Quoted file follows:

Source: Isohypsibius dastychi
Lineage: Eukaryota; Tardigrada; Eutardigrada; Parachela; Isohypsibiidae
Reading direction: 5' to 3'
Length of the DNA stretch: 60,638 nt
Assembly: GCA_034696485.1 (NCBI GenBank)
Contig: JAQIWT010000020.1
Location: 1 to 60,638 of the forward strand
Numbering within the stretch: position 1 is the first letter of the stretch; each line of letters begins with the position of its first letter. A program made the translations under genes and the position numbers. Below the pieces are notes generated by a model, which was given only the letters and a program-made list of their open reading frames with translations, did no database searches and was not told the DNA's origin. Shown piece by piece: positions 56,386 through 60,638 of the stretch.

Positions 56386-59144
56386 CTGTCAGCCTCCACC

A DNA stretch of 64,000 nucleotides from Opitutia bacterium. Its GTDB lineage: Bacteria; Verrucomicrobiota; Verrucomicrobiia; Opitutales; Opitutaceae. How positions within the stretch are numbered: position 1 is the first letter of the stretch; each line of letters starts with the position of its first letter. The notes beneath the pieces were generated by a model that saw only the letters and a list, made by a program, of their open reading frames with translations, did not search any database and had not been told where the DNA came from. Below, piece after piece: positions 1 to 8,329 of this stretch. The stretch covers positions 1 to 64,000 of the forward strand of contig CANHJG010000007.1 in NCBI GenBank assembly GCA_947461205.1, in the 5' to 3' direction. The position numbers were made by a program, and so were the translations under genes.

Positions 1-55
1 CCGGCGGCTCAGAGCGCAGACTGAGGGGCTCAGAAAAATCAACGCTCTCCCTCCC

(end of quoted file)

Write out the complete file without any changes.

Source: Isohypsibius dastychi
Lineage: Eukaryota; Tardigrada; Eutardigrada; Parachela; Isohypsibiidae
Reading direction: 5' to 3'
Length of the DNA stretch: 60,638 nt
Assembly: GCA_034696485.1 (NCBI GenBank)
Contig: JAQIWT010000020.1
Location: 1 to 60,638 of the forward strand
Numbering within the stretch: position 1 is the first letter of the stretch; each line of letters begins with the position of its first letter. A program made the translations under genes and the position numbers. Below the pieces are notes generated by a model, which was given only the letters and a program-made list of their open reading frames with translations, did no database searches and was not told the DNA's origin. Shown piece by piece: positions 56,386 through 60,638 of the stretch.

Positions 56386-59144
56386 CTGTCAGCCTCCACC

A DNA stretch of 64,000 nucleotides from Opitutia bacterium. Its GTDB lineage: Bacteria; Verrucomicrobiota; Verrucomicrobiia; Opitutales; Opitutaceae. How positions within the stretch are numbered: position 1 is the first letter of the stretch; each line of letters starts with the position of its first letter. The notes beneath the pieces were generated by a model that saw only the letters and a list, made by a program, of their open reading frames with translations, did not search any database and had not been told where the DNA came from. Below, piece after piece: positions 1 to 8,329 of this stretch. The stretch covers positions 1 to 64,000 of the forward strand of contig CANHJG010000007.1 in NCBI GenBank assembly GCA_947461205.1, in the 5' to 3' direction. The position numbers were made by a program, and so were the translations under genes.

Positions 1-55
1 CCGGCGGCTCAGAGCGCAGACTGAGGGGCTCAGAAAAATCAACGCTCTCCCTCCC